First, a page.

[EN] How SFI and SAS work in Sweden, a.k.a. the full path to learn Swedish for free


If you live in Sweden since a while and you own a personnummer, you’ve surely heard about the possibility to go to school and learn Swedish for free. All the people around you mention quite often the word “SFI”, that stays for “Swedish for Immigrants” (Svenska för Invandrare), but a very small percentage of them knows that SFI is just the first step in a full learning path, about which there are not clear information in English on the Internet (neither on Swedish actually…). Or well, there were not…until now.

After many hours spent researching on-line, and asking in the Komvux of my little town, I finally understood how everything exactly works, and I´m glad to share everything with you in English, so that you can effectively plan your studying and boost your Swedish skills, that are quite nice to have if you live in this land. The Swedish learning path for foreigners conceived by Skolverket (Swedish National Agency of Education) is quite smart and well planned, but it needs a lot of effort by your side and a couple of years if you want to reach some results. The path I will describe in this post is the one valid at the moment of writing, year 2014-2015. Imagine it like a videogame, with a serie of achievements to reach in order to unlock the next ones.

The place in which the courses and the exams are done is called Komvux, that stays for “Communal Education for Adults” (Kommunal vuxenutbildning). The first step is SFI, that is made of four national exams in order to be completed. If you are not literate at all, or if you come from another alphabet that is not the Latin one, you start with level A/B, otherwise with level C (like in my case). The national exams you have to complete in order to finish SFI are four: A, B, C and D. Since I’m a graduate and I already speak two (european) languages, I didn’t have to study for A and B, but as far as I saw they are both quite manageable. Let’s talk about C and D instead. Some people I know tend to undervalue them and they just go to the exam(s) randomly with the only objective to pass them. I honestly think that this approach is a failure. In Sweden there are not so many opportunities to speak Swedish if you are a foreigner (and you don’t have a swedish partner), for a number of reasons I won’t get into details here (total lack of social life outside; if you don’t speak the language yet, you probably work in an international environment where everybody speaks English…). I know it’s a paradox, but that’s unfortunately the truth, so Komvux is one of the few places in which you will get the opportunity to speak Swedish and train. Komvux is your ally in this battle, so try to get the best out of it (even more because it’s free) and go to the lessons as much as you can. It has absolutely no sense to pass the exams if then you don’t know how to properly speak, write, read and understand Swedish. Use the school, the teachers and the classmates as much as you can instead, be smart.

SFI courses are available in most of the swedish communes, but when they are not available, your commun will pay a commun nearby to educate you, if you require it. Every permanent resident has the right to get an education. SFI courses are available in three solutions, in order to satisfy any need. There are the evening course (usually 17:30-20:00, one or more times for week) and the distance course (you study from home, you upload your written homeworks to a certain online platform and the teacher will correct them, and you meet the teacher once a week for the speaking part / checkup of your progress), that are addressed to the people who work. And there is the fulltime course for the people who is unemployed. I tested all the three solutions, and I absolutely recommend the distance course, joining also as many lessons as you can in order to train your speaking with the other students. With the distance course you study at your own speed, from your cozy and warm home, in your own free time. I warmly suggest to study every f*cking weekend, plus a couple of hours during the week, if you want to achieve results. Both C and D exams are national exams, and many teachers (not all, but mine hopefully were) are extra-serious about them.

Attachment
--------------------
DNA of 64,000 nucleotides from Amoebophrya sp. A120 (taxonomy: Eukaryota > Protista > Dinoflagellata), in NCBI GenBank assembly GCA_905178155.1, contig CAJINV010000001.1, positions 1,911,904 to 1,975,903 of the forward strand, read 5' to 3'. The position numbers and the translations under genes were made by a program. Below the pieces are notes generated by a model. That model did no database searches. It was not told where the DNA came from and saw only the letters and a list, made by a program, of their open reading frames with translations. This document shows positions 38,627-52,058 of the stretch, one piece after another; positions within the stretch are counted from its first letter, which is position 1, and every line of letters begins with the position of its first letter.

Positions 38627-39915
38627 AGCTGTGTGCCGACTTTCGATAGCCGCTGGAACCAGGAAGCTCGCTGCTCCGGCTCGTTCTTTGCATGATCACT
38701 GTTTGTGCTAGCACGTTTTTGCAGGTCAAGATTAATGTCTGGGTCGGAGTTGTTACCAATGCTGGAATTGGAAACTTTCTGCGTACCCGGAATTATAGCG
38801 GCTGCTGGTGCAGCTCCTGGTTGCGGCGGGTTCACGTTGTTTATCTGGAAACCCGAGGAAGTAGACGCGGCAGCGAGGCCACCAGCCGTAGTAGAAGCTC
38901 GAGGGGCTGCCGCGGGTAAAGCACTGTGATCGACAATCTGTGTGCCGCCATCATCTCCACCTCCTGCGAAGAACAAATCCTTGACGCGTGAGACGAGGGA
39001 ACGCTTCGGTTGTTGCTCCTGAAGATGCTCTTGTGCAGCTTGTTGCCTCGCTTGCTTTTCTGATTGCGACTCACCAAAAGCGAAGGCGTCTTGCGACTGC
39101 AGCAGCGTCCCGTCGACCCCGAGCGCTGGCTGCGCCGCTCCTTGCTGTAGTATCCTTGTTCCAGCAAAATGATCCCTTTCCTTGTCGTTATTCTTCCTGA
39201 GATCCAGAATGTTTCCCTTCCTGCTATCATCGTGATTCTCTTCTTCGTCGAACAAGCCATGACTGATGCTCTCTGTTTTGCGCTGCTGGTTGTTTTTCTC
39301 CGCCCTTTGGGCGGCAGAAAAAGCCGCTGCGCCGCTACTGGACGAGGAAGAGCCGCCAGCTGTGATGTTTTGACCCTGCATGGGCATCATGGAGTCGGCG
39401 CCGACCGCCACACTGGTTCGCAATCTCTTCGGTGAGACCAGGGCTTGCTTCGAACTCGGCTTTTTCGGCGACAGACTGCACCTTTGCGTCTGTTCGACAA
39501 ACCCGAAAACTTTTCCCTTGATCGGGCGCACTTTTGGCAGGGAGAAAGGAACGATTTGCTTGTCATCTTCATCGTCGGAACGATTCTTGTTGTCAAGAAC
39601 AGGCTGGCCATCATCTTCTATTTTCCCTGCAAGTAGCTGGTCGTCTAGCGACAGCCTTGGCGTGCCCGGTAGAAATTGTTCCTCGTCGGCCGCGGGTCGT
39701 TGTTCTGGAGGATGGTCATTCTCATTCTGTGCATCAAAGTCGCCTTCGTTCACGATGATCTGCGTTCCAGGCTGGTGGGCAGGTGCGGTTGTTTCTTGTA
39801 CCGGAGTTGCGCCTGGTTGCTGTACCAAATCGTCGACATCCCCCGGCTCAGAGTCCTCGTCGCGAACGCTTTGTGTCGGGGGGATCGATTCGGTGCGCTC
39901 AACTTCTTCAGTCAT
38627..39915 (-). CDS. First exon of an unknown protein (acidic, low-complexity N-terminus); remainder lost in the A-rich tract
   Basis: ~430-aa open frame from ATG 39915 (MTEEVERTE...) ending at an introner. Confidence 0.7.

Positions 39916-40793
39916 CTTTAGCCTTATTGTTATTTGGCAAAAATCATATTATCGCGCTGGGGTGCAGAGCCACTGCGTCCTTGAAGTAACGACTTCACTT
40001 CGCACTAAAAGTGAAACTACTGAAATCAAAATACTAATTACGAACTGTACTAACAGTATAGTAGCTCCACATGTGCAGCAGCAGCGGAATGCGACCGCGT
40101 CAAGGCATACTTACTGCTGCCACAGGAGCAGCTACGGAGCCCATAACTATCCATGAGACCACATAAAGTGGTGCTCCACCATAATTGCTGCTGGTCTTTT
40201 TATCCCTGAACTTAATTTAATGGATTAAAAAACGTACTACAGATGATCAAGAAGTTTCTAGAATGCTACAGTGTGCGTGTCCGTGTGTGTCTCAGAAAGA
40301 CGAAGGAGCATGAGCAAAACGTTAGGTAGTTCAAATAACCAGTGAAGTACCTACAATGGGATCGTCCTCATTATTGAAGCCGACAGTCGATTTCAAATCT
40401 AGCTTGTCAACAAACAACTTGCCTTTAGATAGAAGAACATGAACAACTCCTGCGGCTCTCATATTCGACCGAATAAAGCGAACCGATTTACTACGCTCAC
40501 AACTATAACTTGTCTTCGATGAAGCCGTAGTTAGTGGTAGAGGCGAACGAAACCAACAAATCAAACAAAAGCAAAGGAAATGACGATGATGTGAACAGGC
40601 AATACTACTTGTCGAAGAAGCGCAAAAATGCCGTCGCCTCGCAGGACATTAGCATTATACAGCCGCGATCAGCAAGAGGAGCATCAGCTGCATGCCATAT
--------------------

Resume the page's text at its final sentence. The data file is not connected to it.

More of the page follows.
Both C and D exams are made by a written part, a reading part, a listening part and two speaking parts (one in which you talk alone about a topic, and a dialogue with a classmate about another topic). They are absolutely not easy, and your teachers won’t let you do them until they think you are ready for them, so, if you don’t want to stay in Komvux forever, study, study, study. It could also happen that the teachers will start pushing you badly if they think you are not working hard enough, or that you are there just for fun. Teachers will ask you to do a study plan and to state that you are really interested into completing SFI if they see you are not motivated enough. This doesn’t happen because the teachers are bad, but because there is a lot of people in queue for these courses, and they can’t afford to keep you there doing nothing. In addition, if you miss a couple of lessons (in the evening or fulltime courses), the teachers could decide to kick you out from the school, for the same reason as before. Being kicked out is not convenient at all, since you will have to do the queue again, and for example in my area (Skåne, southern Sweden) there is a waiting list of 3-4 months before being able to get a place in SFI, so you are adviced! I saw many students doing the queue a couple of time, just because they understimated this rule, so I would suggest to you to avoid the same behaviour. I can assure you that SFI works excellently, but you have to put -a lot- of effort in it, you have to believe in it, you have to be serious about your study schedule and study plan. SFI won’t teach anything to you if you don’t do written exercises at home, if you don’t study the grammar at home, if you don’t train the listening.